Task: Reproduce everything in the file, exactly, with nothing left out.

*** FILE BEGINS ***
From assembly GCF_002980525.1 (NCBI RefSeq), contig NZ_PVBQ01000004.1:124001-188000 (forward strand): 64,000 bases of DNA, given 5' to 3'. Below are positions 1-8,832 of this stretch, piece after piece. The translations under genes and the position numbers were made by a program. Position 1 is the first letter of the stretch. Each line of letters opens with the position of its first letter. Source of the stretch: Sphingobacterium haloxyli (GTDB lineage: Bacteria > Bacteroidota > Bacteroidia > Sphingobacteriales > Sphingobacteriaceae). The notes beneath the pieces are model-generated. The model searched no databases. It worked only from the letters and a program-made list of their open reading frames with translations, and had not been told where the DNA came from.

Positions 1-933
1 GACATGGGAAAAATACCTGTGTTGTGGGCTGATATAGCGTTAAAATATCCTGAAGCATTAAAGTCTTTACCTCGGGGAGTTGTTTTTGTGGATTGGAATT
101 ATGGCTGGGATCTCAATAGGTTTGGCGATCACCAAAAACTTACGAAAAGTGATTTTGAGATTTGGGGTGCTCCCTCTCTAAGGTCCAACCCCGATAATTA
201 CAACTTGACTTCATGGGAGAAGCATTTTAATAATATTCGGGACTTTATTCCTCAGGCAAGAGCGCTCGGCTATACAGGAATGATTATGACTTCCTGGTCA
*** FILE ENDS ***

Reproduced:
From assembly GCF_002980525.1 (NCBI RefSeq), contig NZ_PVBQ01000004.1:124001-188000 (forward strand): 64,000 bases of DNA, given 5' to 3'. Below are positions 1-8,832 of this stretch, piece after piece. The translations under genes and the position numbers were made by a program. Position 1 is the first letter of the stretch. Each line of letters opens with the position of its first letter. Source of the stretch: Sphingobacterium haloxyli (GTDB lineage: Bacteria > Bacteroidota > Bacteroidia > Sphingobacteriales > Sphingobacteriaceae). The notes beneath the pieces are model-generated. The model searched no databases. It worked only from the letters and a program-made list of their open reading frames with translations, and had not been told where the DNA came from.

Positions 1-933
1 GACATGGGAAAAATACCTGTGTTGTGGGCTGATATAGCGTTAAAATATCCTGAAGCATTAAAGTCTTTACCTCGGGGAGTTGTTTTTGTGGATTGGAATT
101 ATGGCTGGGATCTCAATAGGTTTGGCGATCACCAAAAACTTACGAAAAGTGATTTTGAGATTTGGGGTGCTCCCTCTCTAAGGTCCAACCCCGATAATTA
201 CAACTTGACTTCATGGGAGAAGCATTTTAATAATATTCGGGACTTTATTCCTCAGGCAAGAGCGCTCGGCTATACAGGAATGATTATGACTTCCTGGTCA